United's CEO: Flyers will need convincing to fly the Boeing 737 MAX again
Having the FAA and Boeing say the 737 MAX is safe to fly isn’t going to mollify all passengers’ fears, United Airlines CEO said on Friday.
That's why he promised, once again, on Friday that his airline won't swap jets on you and will let passengers rebook away from the MAX.
“Them two saying that that it is safe is not enough,” CEO Oscar Munoz said, to restore passengers’ confidence in the jet. “We will rebook you, so you are comfortable flying it.”
United had 14 of the MAX jets in its fleet before the global grounding of the plane in March.
The comments by Munoz at the airline's media day on Friday fit with the message he has been saying for months. Munoz has long said he planned to be on United’s first 737 MAX flight when the jet resumes flying.
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“Just because somebody says it’s safe, you as the flying public aren’t just going to get on the aircraft,” Munoz said back in May, after United’s annual meeting with shareholders.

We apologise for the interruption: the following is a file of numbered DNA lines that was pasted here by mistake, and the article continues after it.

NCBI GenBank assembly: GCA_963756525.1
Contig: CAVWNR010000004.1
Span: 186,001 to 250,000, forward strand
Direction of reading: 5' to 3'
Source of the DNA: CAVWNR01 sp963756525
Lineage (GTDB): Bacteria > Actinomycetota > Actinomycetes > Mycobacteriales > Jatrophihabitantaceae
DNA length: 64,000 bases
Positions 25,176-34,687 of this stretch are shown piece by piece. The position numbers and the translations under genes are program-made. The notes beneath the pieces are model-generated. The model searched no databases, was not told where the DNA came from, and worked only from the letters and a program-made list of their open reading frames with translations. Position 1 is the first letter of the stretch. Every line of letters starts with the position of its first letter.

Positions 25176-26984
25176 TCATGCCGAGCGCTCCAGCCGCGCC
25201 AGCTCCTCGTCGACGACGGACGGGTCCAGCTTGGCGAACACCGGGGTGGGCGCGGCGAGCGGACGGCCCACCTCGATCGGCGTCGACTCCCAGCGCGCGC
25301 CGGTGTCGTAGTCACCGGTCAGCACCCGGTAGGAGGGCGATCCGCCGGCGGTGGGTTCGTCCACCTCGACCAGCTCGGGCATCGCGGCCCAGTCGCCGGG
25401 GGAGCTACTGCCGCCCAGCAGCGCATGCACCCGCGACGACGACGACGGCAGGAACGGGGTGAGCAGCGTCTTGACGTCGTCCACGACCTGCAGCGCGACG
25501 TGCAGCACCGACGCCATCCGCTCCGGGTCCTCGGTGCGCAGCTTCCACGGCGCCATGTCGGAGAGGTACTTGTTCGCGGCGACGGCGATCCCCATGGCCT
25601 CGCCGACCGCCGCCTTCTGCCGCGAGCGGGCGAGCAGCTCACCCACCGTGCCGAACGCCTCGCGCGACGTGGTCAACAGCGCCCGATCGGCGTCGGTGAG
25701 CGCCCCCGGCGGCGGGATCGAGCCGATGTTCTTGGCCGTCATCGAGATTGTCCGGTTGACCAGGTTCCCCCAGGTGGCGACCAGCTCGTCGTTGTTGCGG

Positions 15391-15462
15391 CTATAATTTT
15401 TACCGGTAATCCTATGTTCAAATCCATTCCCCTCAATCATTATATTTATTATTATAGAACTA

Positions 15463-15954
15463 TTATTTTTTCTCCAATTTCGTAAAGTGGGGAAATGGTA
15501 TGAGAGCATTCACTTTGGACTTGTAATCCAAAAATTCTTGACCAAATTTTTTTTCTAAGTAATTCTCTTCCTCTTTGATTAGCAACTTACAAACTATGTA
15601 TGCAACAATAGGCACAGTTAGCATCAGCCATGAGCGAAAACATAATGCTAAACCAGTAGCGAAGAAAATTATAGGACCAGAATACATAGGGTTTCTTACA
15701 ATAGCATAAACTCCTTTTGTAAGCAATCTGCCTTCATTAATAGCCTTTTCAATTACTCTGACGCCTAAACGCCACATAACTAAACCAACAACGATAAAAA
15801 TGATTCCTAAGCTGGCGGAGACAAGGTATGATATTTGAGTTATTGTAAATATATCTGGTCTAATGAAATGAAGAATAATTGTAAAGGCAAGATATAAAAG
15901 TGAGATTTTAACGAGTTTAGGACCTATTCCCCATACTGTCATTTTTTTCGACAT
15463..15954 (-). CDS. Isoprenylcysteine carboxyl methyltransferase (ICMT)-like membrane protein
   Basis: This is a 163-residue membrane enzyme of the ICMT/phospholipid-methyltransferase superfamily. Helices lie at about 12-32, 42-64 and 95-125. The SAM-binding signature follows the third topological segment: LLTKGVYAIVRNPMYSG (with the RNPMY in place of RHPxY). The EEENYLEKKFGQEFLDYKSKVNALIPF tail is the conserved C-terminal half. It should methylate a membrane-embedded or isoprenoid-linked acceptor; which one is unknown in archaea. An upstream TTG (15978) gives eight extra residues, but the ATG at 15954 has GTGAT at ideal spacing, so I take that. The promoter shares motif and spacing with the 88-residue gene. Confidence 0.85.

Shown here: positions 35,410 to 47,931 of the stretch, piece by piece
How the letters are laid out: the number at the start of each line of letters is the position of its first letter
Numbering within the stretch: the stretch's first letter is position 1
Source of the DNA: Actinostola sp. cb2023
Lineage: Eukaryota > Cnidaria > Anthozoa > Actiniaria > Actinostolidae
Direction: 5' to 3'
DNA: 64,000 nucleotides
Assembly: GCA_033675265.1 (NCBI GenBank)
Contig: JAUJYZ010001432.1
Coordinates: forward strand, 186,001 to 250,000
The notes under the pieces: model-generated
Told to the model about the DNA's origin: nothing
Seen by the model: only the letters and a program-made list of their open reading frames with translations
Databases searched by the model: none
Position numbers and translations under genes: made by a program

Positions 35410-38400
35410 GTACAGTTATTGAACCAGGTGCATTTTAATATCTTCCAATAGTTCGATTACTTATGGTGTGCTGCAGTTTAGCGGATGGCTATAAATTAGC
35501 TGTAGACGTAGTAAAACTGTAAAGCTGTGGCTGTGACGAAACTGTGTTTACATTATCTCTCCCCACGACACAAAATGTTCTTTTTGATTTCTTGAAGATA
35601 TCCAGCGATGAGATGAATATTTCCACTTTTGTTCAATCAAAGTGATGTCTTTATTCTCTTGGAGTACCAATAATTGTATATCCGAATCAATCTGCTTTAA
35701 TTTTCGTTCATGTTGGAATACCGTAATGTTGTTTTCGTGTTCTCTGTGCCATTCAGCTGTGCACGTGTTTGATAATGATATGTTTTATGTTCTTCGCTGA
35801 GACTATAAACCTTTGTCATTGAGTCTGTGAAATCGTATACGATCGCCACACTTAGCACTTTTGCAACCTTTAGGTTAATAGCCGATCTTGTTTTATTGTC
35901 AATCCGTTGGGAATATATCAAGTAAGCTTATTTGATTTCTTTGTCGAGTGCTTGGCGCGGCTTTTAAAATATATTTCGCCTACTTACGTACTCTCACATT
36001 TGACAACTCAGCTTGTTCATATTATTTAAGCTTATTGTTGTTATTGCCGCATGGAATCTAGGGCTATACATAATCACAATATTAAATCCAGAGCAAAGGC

“If people need any kind of adjustments, we will absolutely rebook them,” he promised back in the spring.
Since then, American, Southwest and United have all pushed back the reintroduction of the MAX into their schedules on several occasions as the jet has remained grounded. All three airlines have now pulled the MAX from their timetables until at least January.
United's president, Scott Kirby, said Friday that the airline plans to take delivery of 40 to 50 new MAX planes in 2020, after regulators clear it to fly again.
The delay is clearly having an impact on the carrier.
Andrew Nocella, United’s chief commercial officer, said the airline has delayed Boeing 757 retirements until there is more clarity about when deliveries of the MAX will resume.